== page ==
Beaverton man claims long history of racial profiling by police
BEAVERTON, Ore. —
A Beaverton man claims he was racially profiled by police last week.
Reggie Liggins was on his way home Thursday night. He boarded a bus at the Beaverton Transit Center around 6:40 p.m. Moments later, a Beaverton police officer stopped the bus and got on board to question Reggie.
"It was like, here we go again," said Liggins. "I ain't never had a bus stopped before, though -- that was a new one for me."
Beaverton police say a robbery was reported Thursday night near Canyon Road and Southwest 117th Avenue. They say the suspect was a black man wearing a black or blue and white stocking cap or beanie and witnesses saw the man running toward the transit center. Police say Liggins was also wearing a similar hat and an officer saw him get on board a bus. According to police, the officer stopped the bus, questioned Liggins and quickly determined he was not involved in the crime.
Liggins calls the explanation reasonable, but he and his wife say it's just the latest incident in a long history of racial profiling.
"This is our day-to-day life," said Reggie's wife, Julie Liggins, who is white. "We live in a beautiful neighborhood in Beaverton. If he's walking, he's stopped by police and asked for his ID, 'Why are you in the neighborhood, where are you going, where are you coming from?'"
The couple says their three kids have also experienced racial profiling.
"It just needs to stop," said Reggie Liggins. "I don't know how many more generations will have to put up with this kind of stuff."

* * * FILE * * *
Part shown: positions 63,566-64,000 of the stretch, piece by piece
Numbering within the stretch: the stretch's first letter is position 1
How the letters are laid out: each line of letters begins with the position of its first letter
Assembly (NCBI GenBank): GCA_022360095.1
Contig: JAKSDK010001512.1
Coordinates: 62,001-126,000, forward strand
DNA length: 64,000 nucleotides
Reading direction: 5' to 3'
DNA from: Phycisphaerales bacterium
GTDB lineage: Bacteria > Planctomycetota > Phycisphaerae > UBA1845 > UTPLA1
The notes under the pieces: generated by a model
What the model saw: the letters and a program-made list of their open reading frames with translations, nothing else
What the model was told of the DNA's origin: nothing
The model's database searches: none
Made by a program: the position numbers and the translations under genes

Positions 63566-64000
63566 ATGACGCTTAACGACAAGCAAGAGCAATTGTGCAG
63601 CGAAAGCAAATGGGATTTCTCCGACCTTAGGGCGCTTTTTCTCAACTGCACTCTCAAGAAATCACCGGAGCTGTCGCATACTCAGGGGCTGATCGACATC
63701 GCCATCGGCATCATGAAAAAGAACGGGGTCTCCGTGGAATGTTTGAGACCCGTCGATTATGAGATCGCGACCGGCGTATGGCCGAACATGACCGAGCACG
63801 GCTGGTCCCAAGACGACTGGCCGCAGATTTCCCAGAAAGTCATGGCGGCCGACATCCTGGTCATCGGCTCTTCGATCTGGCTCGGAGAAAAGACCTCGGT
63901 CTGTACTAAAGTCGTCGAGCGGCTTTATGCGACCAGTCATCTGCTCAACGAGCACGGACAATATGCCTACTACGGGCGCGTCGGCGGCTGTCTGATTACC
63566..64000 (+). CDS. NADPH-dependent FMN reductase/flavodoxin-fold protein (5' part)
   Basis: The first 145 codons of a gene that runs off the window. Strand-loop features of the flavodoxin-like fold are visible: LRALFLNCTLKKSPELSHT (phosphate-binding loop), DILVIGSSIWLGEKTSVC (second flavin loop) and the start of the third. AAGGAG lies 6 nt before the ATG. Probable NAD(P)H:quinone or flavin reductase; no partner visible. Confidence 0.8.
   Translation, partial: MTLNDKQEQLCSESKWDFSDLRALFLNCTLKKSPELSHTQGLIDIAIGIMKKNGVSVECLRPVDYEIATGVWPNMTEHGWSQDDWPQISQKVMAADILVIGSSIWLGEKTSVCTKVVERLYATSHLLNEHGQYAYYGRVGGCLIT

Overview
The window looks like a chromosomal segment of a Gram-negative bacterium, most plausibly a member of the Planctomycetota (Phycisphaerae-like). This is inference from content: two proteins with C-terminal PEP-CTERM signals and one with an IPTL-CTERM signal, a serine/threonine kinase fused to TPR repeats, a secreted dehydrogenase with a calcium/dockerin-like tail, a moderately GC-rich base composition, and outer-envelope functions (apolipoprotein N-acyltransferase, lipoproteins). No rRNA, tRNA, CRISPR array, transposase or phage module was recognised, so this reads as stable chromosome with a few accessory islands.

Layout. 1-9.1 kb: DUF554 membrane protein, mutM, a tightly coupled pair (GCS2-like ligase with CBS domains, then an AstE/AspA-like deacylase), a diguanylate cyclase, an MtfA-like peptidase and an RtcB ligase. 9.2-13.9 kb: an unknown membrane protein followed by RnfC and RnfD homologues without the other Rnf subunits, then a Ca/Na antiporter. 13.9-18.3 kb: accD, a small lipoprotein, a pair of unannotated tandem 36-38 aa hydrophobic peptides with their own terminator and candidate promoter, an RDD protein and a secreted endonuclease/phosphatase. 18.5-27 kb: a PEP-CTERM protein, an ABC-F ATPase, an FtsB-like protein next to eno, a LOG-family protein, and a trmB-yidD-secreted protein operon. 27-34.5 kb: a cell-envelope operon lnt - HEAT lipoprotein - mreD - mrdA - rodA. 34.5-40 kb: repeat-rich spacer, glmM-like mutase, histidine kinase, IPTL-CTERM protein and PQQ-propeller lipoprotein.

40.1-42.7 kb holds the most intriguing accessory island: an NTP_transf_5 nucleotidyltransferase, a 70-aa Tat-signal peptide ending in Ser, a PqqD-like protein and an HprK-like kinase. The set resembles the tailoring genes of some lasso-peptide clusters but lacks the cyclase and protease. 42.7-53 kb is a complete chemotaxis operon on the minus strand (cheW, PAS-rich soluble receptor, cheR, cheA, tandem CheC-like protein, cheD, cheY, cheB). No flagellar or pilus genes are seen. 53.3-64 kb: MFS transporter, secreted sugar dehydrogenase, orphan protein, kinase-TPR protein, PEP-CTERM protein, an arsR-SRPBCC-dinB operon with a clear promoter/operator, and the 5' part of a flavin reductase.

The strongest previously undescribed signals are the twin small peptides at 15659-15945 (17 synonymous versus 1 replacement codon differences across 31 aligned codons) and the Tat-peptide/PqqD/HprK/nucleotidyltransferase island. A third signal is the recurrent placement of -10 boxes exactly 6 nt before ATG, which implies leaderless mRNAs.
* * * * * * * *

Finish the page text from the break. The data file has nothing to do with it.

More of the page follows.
The couple was part of a rally and march against racial injustice Monday night. About two dozen people gathered near the Beaverton Library and then marched to the police department.
Beaverton police released the following statement regarding the incident with Reggie Liggins.
At 6:41 pm on February 1st, a 911 call was placed to report the theft of a wallet at a business near Canyon Road and SW 117th Avenue. The location where the theft occurred is less than a quarter mile east of Beaverton Transit Center. The caller and a witness reported to 911 that a black man, wearing a black or blue and white stocking cap/beanie, stole a wallet out of a customer's hands (a Felony-level person crime) and ran west from the location, towards the Beaverton Transit Center. Around 6:45 pm, a Beaverton Police Officer saw Mr. Liggins, wearing a black and silver stocking cap/beanie, get in a bus at Beaverton Transit Center. Before the officer could contact the driver of the bus, it left the Transit Center. With the information available to the officer at the time, the male seen getting in the bus could have been the theft suspect based on the following reasons: 1.) The suspect was last seen running in the direction of the Transit Center, 2.) Only a few minutes had elapsed from the time the 911 call was made, 3.) The suspect could have made it to the Transit Center in that timeframe, 4.) Criminals often try to get out of the area of their crime as quickly as possible and boarding a bus would have allowed the suspect to escape capture, 5.) The male seen getting on the bus matched the description given, in that he was a black male wearing a black and silver stocking cap. After the officer stopped the bus and spoke with Mr. Liggins, he quickly determined, in less than a minute, Mr. Liggins was not involved in the crime. The officer exited the bus and Mr. Liggins continued on his way.
The Beaverton Police Department is committed to providing excellent service to all members of the community and takes seriously all accusations of officer misconduct. Though Mr. Liggins has not filed an official complaint, the Department's policy is to fully investigate any allegation of misconduct by one of its officers. The Department will investigate Mr. Liggins' claim to determine if the officer's actions were within policy.